Today, more than 20 years after that first Reader story appeared, the issue of ferret legality in California remains virtually unchanged. Ferrets are no more legal to own here than they were in 1933, when the ban first went into place.
Aside from Hawaii, California is the only state in the U.S. in which domestic ferrets are illegal to keep as pets. But no matter — Californians keep ferrets anyway. Ferrets are like drugs; people smuggle them, people keep them hidden away and out of view of their neighbors. Estimates say the statewide ferret population ranges anywhere from 50,000–500,000, a guess based on ferret-supply sales. An odd state of affairs: ferrets are illegal, but local big-box pet retailers stock ferret food and supplies in plain view.
Wright says that what Ferrets Anonymous needs right now is a ferret-neutral congressperson who would be willing to introduce new legislation to legalize ferrets. It wouldn’t be the first time. Consider AB 2497 (Goldsmith), 1994; SB 55 (Kopp), 1995; AB 363 (Goldsmith), 1997; AB 409 (Machado), 1998, and; AB 854 (Cunneen), 1999. All failed. In 2004, SB 89 (Alpert) passed, only to be vetoed by governor Arnold Schwarzenegger, who said he liked ferrets and had at one time co-starred with a ferret in the movie Kindergarten Cop.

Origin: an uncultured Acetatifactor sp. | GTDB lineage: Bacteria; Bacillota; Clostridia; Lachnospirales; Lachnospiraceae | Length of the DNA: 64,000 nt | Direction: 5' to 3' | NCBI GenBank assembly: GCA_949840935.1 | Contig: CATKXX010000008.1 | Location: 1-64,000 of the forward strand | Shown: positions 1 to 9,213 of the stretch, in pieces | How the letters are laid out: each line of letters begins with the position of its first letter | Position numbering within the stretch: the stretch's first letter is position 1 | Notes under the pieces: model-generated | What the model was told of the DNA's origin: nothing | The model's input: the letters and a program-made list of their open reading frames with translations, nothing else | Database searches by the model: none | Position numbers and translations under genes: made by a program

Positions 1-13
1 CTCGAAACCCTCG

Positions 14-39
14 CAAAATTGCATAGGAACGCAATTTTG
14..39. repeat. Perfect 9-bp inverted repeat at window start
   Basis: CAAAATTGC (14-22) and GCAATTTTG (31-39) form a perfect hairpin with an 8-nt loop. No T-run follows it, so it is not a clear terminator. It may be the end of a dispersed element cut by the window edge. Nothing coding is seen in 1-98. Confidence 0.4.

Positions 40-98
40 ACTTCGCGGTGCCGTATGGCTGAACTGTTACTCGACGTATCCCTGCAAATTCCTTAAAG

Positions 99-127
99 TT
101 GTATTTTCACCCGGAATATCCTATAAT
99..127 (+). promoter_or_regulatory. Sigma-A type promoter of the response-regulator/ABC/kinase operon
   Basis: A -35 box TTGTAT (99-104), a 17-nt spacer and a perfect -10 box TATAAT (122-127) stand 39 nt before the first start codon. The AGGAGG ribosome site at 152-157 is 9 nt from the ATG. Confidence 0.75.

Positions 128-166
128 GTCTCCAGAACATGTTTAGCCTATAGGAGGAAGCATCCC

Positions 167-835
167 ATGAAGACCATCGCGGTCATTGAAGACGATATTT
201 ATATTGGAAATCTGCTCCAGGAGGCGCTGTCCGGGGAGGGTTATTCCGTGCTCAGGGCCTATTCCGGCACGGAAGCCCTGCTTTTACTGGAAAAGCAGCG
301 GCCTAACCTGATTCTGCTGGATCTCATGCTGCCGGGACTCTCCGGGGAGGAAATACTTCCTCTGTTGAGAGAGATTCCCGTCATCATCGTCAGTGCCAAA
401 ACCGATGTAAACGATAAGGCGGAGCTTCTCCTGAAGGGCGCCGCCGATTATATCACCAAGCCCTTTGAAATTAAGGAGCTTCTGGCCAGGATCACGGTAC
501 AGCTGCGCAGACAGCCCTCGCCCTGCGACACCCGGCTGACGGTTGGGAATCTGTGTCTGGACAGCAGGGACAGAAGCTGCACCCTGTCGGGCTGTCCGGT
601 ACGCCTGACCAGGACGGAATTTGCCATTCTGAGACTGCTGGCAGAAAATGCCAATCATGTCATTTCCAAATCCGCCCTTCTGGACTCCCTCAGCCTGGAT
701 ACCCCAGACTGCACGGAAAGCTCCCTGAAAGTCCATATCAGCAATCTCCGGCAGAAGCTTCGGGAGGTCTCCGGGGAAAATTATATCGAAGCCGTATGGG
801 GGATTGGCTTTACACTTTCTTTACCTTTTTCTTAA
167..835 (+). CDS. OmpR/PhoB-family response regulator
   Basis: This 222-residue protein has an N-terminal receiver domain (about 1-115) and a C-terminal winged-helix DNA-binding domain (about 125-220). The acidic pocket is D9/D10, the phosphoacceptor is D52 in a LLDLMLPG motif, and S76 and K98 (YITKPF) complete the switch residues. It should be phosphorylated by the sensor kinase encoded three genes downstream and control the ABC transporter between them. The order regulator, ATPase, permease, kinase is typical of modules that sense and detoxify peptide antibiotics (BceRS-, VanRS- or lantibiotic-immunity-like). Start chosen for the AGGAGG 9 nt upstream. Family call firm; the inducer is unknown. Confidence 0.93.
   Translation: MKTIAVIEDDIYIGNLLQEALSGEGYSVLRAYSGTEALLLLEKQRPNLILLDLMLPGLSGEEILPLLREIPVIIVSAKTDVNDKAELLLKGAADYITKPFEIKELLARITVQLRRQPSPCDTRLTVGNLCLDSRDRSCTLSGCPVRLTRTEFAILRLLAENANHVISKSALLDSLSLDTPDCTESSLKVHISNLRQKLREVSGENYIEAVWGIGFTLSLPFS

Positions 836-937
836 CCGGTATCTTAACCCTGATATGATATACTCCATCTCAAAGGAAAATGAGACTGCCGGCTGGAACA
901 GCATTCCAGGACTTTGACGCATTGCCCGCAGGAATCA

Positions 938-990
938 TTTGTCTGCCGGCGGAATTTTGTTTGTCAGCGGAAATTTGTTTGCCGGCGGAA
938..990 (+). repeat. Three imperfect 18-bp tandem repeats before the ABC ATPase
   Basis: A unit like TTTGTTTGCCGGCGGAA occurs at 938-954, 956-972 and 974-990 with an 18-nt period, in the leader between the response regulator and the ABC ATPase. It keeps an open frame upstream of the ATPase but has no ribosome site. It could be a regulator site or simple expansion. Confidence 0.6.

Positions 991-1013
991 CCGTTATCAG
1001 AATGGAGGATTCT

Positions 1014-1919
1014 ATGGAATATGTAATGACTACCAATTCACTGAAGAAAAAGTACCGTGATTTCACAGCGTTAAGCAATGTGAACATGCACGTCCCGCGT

Recently, Wright and the local group almost had the ear of senator Joel Anderson of El Cajon. A representative in Anderson’s office on Fesler Street had agreed to hear the pitch, but abruptly cancelled the meeting. Wright describes why in a group email sent to Ferrets Anonymous members:
“Eddie Sprecco of Senator Anderson’s office cancelled our meeting with him which was scheduled for tomorrow, Feb 8th at 10 a.m. I emailed Eddie this morning to confirm and said that David Good of the Reader would be joining us. Eddie called me at about 3:30 p.m., saying he wasn’t the one to deal with the press. I said OK, we’ll ask David not to come. But Eddie insisted on canceling the meeting and saying we’d have to reschedule at another time.”
The meeting was never rescheduled.
The larger problem now is what Wright notes as a general tone of apathy among San Diego’s ferret keepers. “Since there’s been no enforcement — the last ferret bust in San Diego was over a year ago — no ferret owners are working for legalization.” Without persecution, he says, the majority of ferret owners here are content to live in secrecy. “We could overturn [the law] this year but ferret people aren’t behind it, and California officials will neither repeal nor enforce the ferret ban.” The reason for this, he says, is that ferrets are not a problem.